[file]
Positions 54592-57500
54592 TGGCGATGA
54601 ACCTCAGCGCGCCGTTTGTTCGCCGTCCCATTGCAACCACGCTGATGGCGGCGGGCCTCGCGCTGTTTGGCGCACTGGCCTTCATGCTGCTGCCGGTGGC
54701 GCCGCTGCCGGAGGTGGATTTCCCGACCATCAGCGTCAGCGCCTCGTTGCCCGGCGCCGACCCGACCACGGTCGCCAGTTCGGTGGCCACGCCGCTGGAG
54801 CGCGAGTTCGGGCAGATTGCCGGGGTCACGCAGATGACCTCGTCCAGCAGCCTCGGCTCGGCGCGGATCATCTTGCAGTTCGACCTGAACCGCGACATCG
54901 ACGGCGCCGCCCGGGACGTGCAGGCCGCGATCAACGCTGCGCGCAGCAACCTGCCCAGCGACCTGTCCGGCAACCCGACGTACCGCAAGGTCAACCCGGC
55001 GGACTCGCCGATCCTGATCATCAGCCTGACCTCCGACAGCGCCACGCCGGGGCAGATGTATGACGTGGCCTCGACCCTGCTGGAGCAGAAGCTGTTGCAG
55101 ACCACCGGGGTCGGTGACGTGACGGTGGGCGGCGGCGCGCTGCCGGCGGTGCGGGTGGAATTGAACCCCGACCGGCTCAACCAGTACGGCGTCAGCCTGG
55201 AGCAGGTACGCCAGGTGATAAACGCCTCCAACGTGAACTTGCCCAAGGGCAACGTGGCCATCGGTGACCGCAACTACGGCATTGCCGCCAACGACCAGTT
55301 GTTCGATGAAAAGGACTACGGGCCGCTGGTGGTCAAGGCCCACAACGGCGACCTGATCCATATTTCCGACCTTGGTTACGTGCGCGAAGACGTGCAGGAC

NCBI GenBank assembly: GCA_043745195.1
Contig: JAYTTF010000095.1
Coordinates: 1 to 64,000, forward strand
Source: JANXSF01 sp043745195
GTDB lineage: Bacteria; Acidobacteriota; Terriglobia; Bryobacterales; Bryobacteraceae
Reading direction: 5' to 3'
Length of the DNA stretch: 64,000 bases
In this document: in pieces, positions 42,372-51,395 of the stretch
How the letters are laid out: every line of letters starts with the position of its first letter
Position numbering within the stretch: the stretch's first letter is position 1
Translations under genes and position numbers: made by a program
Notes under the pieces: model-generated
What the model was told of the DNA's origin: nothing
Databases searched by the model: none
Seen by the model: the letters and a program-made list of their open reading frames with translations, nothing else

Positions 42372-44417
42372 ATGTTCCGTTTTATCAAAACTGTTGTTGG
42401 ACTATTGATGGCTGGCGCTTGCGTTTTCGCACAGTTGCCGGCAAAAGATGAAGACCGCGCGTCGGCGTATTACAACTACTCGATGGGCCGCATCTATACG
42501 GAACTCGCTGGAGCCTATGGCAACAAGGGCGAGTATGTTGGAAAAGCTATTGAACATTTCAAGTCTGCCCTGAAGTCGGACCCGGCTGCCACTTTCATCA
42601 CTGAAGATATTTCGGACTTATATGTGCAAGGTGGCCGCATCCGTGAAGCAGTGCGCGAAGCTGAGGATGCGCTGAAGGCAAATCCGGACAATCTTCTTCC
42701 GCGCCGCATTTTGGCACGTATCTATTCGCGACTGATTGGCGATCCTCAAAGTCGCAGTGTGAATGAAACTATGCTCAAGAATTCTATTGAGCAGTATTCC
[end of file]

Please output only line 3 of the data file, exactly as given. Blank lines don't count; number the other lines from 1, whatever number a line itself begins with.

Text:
54601 ACCTCAGCGCGCCGTTTGTTCGCCGTCCCATTGCAACCACGCTGATGGCGGCGGGCCTCGCGCTGTTTGGCGCACTGGCCTTCATGCTGCTGCCGGTGGC